So, here we are again. WKU football just got embarrassed against a Football Championship Subdivision opponent, one that the Hilltoppers should have handled easily if we were to believe what first-year head coach Tyson Helton had been saying in the weeks leading up to the game.
While losing to an FCS team is certainly something that the program shouldn’t be doing, it wouldn’t be as concerning to WKU fans if the team hadn’t looked so flat in the late minutes. The offense didn’t, as Helton had promised throughout the offseason, come out letting the ball fly.
Nobody in Houchens-Smith Stadium on Thursday night was fooled into thinking that the year was 2015 or 2016 and something like the Mike White-to-Taywan Taylor connection was back in action. Instead, redshirt junior Steven Duncan, who recently beat out Arkansas transfer Ty Storey for the job, started at quarterback.
While Duncan wasn’t terrible the entire game, he had moments where he looked dreadful. Both of his interceptions could have been avoided and he had several other throws that, to put it politely, could have been better.
That’s not the performance you need from a quarterback who seems purpose-built for the offense that Helton supposedly wants to put into place.
However, Duncan can’t be made to shoulder the entire blame for Thursday’s debacle. The creativity that Helton was supposedly going to bring the offense was limited to a few trick plays, none of which worked particularly well.
When WKU needed to come up big, make a few stops and maintain a few drives to take down a powder-puff opponent the program paid over $300,000 to be its punching bag for the evening, they were unable to do it — especially during an awful fourth quarter.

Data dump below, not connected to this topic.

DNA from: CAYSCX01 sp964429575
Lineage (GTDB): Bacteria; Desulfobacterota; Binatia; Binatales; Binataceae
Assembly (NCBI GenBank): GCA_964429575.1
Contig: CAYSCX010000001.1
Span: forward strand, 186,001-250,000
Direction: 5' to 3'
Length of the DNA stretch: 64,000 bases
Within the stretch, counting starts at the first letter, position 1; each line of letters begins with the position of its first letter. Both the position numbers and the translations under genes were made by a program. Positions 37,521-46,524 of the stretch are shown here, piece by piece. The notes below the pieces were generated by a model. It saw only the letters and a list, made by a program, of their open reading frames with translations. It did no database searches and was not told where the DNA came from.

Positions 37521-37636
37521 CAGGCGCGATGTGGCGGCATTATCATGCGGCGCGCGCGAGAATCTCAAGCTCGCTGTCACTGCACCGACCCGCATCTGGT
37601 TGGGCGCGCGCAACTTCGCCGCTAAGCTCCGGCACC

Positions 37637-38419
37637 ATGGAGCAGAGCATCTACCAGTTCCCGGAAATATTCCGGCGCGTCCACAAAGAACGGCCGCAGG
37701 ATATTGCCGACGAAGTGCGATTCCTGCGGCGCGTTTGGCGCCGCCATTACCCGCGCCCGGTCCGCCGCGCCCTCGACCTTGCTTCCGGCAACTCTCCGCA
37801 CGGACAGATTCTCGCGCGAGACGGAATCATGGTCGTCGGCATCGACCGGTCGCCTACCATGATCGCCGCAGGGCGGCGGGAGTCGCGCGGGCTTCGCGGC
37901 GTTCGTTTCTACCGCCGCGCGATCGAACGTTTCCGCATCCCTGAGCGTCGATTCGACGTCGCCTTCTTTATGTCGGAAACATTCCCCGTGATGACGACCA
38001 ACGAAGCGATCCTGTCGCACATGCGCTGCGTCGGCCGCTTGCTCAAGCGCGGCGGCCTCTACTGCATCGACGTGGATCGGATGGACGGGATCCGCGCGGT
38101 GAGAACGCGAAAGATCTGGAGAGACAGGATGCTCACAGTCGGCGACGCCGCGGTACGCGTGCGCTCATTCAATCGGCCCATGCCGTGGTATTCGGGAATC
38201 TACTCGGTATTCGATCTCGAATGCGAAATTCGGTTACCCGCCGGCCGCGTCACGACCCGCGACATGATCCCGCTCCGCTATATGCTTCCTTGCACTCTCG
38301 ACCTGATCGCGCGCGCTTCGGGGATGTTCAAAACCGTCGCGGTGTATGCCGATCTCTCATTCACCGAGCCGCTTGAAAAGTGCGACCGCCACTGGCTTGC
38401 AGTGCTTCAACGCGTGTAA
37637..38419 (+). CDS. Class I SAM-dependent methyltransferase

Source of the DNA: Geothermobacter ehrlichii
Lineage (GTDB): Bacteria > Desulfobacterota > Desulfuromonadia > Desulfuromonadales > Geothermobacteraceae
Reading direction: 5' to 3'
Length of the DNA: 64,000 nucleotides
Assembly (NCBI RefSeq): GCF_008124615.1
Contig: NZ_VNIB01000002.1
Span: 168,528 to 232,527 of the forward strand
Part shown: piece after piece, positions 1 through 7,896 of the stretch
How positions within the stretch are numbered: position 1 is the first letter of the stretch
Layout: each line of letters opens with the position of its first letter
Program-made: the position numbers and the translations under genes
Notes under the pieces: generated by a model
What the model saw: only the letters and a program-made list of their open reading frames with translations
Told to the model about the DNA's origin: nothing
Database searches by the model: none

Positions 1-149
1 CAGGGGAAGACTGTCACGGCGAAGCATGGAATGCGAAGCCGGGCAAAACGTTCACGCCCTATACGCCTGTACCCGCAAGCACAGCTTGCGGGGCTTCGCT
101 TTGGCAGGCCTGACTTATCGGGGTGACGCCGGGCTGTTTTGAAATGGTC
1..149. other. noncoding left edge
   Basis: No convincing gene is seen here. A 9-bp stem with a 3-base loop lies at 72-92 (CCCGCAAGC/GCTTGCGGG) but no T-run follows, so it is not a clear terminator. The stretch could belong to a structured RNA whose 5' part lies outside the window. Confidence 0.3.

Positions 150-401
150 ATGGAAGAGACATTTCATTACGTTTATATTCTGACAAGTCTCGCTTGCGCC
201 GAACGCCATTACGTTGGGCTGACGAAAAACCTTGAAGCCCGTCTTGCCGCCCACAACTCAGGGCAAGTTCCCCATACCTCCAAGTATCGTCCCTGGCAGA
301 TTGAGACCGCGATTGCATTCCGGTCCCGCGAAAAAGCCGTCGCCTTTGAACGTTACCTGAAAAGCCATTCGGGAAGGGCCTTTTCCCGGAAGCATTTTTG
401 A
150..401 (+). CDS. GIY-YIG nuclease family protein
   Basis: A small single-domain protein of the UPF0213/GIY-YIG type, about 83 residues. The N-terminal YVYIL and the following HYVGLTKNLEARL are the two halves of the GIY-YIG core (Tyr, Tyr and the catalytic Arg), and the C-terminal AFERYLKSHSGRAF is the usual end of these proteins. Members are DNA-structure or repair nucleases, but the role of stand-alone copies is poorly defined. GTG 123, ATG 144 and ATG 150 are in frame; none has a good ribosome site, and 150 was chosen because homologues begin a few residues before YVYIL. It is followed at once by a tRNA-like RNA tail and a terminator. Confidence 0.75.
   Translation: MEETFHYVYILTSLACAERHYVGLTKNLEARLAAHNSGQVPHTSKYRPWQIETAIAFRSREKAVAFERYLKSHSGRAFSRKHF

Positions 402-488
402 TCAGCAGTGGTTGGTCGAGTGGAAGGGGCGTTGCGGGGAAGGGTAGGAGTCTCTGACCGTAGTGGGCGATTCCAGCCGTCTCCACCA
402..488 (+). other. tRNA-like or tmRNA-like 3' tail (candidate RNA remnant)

So what’s next? If an FBS team can’t defeat an FCS team, who can it beat? For the fans, what’s the point in sticking around to find out?
Over 17,000 people attended the game, if we’re to believe the numbers released by WKU during the course of the contest.
Is it that much fun to watch the team lose like that? Based on the amount of students who vacate the Berm before halftime, even when the team has a commanding lead, the answer might be no.
While other Herald writers through the years have browbeat the student population for not bringing an SEC-level atmosphere to a school hovering near the bottom of what 247Sports ranked as the No. 8 conference in FBS college football entering the 2019 season, this isn’t going to be one of those columns.
Come to the games. Or don’t. Come for the first quarter, the full game, leave at the half, whatever you want.
Fans, especially students, don’t owe the program anything. In fact, the highest fee students pay every semester goes to athletics, which is why students get into games for free. Students have already supported the program enough without even walking through the gate.
Now, by no means is this to encourage a boycott of the WKU football program, nor should it be perceived to be against athletics receiving funding from the school and the student body.
However, with the football team in the shambles that it’s currently in, no student should feel like they’re obligated to do anything.
If it’s not fun to attend football games, stay home. There’s plenty else to do in this town without watching one of the worst college football teams look totally stagnant against an opponent it should’ve easily defeated.
On that point, why are the Hilltoppers paying lower-level teams to come play them when WKU can’t even win those games? Wouldn’t it be better to go be the punching bag for an SEC school during the first week of the season and make some money?
At least an underdog win would be exciting.